Nokia Earnings Review: Top Line Declines Slow As Mobile Networks Stood Strong

by Trefis Team
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Nokia (NYSE:NOK) released its Q1’17 earnings on April 27, with reported net sales declining by 2%, but exceeding expectations primarily because of strength in the Mobile Networks and Licensing business. The company continued to report a net loss, but there was a slight improvement in comparison to Q1’16 because of efficiency improvements and its cost savings program. On a non-IFRS basis, the EPS of 0.03 was even with the last year.

Overall, these results indicate overall improvement for Nokia given that its competitor Ericsson continued to suffer from the slow market conditions. Going forward, we believe that mobile networks will continue to drive the growth as the company has signed some big projects in the segment. As the top line is not expected to return to growth in the immediate future, margin improvements through cost savings still remain the primary driver to improve the company’s near-term earnings.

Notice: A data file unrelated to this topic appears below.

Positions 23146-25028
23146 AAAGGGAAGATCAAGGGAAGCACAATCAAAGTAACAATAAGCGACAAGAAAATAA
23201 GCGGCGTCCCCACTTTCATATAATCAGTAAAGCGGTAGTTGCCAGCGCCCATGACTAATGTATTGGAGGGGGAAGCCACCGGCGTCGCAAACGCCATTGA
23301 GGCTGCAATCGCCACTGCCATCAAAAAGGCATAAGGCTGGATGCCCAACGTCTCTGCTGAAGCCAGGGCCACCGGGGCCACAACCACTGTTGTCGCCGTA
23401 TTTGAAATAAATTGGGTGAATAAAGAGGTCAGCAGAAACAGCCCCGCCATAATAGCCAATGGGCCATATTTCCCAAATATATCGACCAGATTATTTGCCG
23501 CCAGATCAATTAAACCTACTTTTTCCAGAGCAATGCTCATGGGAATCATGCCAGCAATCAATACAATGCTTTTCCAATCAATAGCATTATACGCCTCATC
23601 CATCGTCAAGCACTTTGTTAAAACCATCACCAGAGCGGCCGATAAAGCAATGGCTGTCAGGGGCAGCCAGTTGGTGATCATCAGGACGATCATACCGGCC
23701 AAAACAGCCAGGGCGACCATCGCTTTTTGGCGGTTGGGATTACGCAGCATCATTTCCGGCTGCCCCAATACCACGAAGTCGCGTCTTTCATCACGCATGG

Technology To Drive Mobile Network Revenues

According to a report by Cisco, global mobile data traffic will grow at 47% CAGR to reach 49 Exabytes per month by 2020. This creates a challenge for telecom operators, and an opportunity for network infrastructure companies to sell their technologies.

Nokia has recently made some advancement with its AirScale and Airframe technology, which should ease the evolution towards 5G. Leveraging this technology, the company has successfully signed deals with various telecom operators around the world who are trying to cope with the rising data demands of their customers. It includes a 4.5G pro deal with ALTAN Redes in Mexico, which is its largest deal ever in terms of revenue. Some other operators who will be upgrading to 4.5G using Nokia’s technology include TIM in Brazil and T-Mobile in the U.S, to name a few. Considering the slowdown in Nokia’s top-line decline, such deals may be revenue growth drivers in the coming quarters. In addition, Nokia is set to launch 4.9G by the end of this year, so we can expect 5G soon after that, which could allow the company to return to revenue growth.

Cost Efficiency Still Remains The Key To Profitability

Although the Networks business is on track to return to growth, it can take some time before big investments start flowing in 5G, which is not expected to be economically viable before 2018. Moreover, a lot of operators, especially in emerging markets, will shy away from investing in these new technologies right away. Until then, cost savings and efficiency improvements will be the key to protecting earnings this year. The company has reiterated its guidance of saving $1.2 billion by the end of 2018; therefore the upcoming quarters are likely to follow similar trends as in Q1.

See our complete analysis for Nokia

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